Extensibility in Board Games

March 20, 2008 at 3:02 pm (Game Design, User Interface)

Many board and card games have an interesting design challenge:  they need to create special playing pieces.  This may not seem like much of a challenge if you’re creating Checkers or Sorry, but more complex boardgames like HeroQuest or Arkham Horror can produce a multitude of customized figures, chits, cards, dice, and other pieces used to play the game.  And while the value may not be immediately apparent, you should really pause to consider how well all these custom pieces can be used for things other than your original intent.

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Resourceful Comparisons

March 11, 2008 at 1:32 pm (Game Balance, Game Design, Game Mechanics) (, , , )

I have previously argued that a game will only be balanced if players’ capabilities are good at what they’re intended to be used for without usurping the functions of other capabilities.  In order to determine whether that’s the case, we need to consider the effectiveness (for the player) of taking each of several options in a given situation, and compare the usefulness of each.

One of the hardest parts of comparing the effectiveness of two player options–for example, turning invisible versus hurling a fireball–is often finding a common basis for comparison.  Let’s face it, in terms of their immediate effects, those probably accomplish completely different things.  They probably synergize in different and complicated ways with a whole host of different circumstances and strategies, so we don’t do them justice if we consider simply swapping in one for the other in an otherwise identical strategy, and their effects on the game’s final outcome are probably (intentionally) virtually impossible to predict in the general case.  We’re comparing the proverbial apples to oranges.  Where do we even begin?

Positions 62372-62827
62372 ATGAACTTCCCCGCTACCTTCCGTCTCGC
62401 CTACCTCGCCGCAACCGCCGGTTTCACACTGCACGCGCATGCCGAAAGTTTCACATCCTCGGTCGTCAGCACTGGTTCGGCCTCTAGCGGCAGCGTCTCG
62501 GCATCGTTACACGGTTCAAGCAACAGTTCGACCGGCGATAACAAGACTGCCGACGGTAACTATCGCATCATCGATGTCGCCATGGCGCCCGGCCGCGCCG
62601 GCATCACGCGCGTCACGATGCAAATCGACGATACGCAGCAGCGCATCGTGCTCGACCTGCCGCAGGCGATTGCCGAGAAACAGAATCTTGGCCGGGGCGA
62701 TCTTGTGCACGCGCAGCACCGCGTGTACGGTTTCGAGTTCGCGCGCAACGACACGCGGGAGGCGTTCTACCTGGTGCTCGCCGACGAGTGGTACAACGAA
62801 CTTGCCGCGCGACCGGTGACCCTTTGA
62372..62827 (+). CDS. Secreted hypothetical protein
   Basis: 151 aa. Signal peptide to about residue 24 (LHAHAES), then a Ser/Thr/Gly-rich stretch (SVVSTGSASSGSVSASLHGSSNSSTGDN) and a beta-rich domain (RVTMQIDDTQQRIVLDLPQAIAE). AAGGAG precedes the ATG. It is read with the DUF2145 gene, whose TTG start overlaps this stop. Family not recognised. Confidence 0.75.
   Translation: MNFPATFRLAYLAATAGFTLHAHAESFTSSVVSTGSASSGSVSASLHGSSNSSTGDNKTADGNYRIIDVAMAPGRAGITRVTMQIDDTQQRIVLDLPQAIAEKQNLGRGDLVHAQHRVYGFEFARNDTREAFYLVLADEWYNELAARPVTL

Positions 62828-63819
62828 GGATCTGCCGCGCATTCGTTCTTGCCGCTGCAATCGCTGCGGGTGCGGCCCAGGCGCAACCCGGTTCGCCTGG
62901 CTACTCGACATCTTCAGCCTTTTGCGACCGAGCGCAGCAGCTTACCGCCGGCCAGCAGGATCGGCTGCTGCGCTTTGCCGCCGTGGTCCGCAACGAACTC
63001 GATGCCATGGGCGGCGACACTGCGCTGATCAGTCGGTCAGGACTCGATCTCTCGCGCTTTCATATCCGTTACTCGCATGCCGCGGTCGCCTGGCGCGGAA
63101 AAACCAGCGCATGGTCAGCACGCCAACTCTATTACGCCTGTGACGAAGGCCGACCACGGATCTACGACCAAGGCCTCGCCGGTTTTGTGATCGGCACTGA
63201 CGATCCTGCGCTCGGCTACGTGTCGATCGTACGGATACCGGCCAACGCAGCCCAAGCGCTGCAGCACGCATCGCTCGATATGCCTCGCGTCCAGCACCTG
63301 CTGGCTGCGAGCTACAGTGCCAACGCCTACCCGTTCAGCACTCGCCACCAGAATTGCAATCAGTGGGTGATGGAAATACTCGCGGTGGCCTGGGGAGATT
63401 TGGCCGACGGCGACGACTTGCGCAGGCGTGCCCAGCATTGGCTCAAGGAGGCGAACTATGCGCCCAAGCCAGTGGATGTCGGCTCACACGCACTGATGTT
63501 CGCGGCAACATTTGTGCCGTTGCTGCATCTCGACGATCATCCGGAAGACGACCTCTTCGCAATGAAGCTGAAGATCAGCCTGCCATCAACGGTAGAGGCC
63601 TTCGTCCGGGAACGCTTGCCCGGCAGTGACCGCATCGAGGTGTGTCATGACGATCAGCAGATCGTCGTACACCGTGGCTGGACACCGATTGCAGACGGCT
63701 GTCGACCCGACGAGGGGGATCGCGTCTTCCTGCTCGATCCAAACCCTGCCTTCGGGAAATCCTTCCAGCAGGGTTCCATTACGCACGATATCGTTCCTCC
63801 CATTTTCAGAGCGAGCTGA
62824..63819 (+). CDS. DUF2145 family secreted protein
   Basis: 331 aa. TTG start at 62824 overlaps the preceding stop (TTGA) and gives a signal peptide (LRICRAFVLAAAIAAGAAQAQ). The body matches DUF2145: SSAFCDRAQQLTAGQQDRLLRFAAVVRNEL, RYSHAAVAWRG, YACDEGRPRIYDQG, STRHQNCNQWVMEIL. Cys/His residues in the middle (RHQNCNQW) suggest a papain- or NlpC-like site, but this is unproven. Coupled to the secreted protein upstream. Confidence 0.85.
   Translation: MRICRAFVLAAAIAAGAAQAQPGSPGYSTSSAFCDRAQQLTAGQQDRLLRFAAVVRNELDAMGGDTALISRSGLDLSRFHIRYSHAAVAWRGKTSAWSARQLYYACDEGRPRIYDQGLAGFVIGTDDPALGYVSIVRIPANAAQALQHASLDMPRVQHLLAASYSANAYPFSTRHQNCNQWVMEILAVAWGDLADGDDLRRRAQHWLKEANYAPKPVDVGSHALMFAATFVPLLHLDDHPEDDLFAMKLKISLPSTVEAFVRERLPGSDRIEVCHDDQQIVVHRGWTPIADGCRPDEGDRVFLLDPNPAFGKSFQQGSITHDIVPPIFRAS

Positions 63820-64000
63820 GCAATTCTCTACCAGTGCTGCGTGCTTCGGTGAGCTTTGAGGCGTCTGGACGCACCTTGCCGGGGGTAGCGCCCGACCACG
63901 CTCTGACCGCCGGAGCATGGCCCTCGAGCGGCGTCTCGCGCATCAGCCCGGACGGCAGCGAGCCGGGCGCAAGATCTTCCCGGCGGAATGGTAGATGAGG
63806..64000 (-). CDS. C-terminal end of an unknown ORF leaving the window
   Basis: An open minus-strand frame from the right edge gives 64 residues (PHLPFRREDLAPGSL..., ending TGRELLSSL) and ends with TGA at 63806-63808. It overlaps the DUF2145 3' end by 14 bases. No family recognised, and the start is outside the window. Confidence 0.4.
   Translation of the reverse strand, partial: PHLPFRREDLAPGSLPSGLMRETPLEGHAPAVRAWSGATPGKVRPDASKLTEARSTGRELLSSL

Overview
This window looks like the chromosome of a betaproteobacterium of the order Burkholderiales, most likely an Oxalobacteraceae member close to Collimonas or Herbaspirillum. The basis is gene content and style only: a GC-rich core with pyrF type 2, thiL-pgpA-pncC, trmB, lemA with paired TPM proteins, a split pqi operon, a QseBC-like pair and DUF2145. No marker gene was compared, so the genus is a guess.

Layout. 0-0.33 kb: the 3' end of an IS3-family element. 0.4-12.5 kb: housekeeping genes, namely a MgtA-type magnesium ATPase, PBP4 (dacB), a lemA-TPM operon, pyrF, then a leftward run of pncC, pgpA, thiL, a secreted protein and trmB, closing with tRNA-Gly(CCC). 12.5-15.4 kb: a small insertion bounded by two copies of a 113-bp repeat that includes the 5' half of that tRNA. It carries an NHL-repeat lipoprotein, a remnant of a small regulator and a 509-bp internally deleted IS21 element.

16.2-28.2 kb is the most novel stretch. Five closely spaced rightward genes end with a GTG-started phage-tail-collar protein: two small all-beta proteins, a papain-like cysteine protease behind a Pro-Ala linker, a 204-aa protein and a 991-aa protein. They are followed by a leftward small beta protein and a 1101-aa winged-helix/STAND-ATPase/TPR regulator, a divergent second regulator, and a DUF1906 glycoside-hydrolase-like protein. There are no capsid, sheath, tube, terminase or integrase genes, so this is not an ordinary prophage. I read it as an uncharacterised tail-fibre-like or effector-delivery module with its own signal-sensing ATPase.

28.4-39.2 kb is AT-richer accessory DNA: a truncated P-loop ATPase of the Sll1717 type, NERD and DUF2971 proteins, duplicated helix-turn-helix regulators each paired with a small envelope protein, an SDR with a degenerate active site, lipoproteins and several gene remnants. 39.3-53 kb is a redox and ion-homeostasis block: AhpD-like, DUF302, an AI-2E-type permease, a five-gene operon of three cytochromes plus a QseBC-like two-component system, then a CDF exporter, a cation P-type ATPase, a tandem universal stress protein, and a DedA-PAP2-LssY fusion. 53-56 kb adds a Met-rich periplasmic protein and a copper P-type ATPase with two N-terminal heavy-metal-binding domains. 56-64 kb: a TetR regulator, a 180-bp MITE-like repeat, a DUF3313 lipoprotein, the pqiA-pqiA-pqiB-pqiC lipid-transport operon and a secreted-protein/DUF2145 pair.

Resources

As usual, there’s no silver bullet, but one widely-applicable strategy is to abstract the game state as a set of resources, by which I mean quantifiable assets that can be expended to change the course of the game.  For example, ammunition is a resource–you can use it up in order to fire your weapon, which is one of the ways you can affect the game’s outcome.  “Mana” (or energy, power, etc.) often serves a similar role in fantasy-themed games.

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